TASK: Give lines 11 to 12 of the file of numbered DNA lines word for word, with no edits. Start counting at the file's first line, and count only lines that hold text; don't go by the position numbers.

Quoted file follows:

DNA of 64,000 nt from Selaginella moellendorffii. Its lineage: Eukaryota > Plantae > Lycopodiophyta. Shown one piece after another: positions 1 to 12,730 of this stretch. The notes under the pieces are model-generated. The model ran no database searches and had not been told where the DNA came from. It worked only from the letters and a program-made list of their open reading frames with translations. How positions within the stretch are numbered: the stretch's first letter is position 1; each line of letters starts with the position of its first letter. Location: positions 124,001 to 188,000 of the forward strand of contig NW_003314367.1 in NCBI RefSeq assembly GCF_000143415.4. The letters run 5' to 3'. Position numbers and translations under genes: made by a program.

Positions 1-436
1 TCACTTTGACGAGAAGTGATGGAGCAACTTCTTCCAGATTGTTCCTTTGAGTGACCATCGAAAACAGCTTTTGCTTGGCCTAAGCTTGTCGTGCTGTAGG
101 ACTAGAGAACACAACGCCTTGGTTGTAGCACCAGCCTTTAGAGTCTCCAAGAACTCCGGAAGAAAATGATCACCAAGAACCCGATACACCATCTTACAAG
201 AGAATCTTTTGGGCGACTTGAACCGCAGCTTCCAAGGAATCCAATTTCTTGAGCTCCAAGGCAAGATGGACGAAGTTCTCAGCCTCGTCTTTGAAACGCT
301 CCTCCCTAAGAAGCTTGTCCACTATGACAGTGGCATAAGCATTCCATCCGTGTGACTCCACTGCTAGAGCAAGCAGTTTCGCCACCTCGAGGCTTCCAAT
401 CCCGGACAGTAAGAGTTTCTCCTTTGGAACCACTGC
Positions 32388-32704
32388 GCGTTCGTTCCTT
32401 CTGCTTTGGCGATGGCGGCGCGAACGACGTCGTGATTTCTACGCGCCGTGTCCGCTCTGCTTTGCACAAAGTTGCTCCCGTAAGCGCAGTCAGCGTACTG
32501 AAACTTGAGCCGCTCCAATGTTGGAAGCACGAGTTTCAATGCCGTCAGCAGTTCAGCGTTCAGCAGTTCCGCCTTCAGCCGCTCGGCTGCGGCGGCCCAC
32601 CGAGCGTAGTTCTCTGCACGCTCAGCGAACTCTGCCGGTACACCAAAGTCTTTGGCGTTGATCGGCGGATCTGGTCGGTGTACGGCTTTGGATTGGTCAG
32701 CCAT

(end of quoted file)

32501 AAACTTGAGCCGCTCCAATGTTGGAAGCACGAGTTTCAATGCCGTCAGCAGTTCAGCGTTCAGCAGTTCCGCCTTCAGCCGCTCGGCTGCGGCGGCCCAC
32601 CGAGCGTAGTTCTCTGCACGCTCAGCGAACTCTGCCGGTACACCAAAGTCTTTGGCGTTGATCGGCGGATCTGGTCGGTGTACGGCTTTGGATTGGTCAG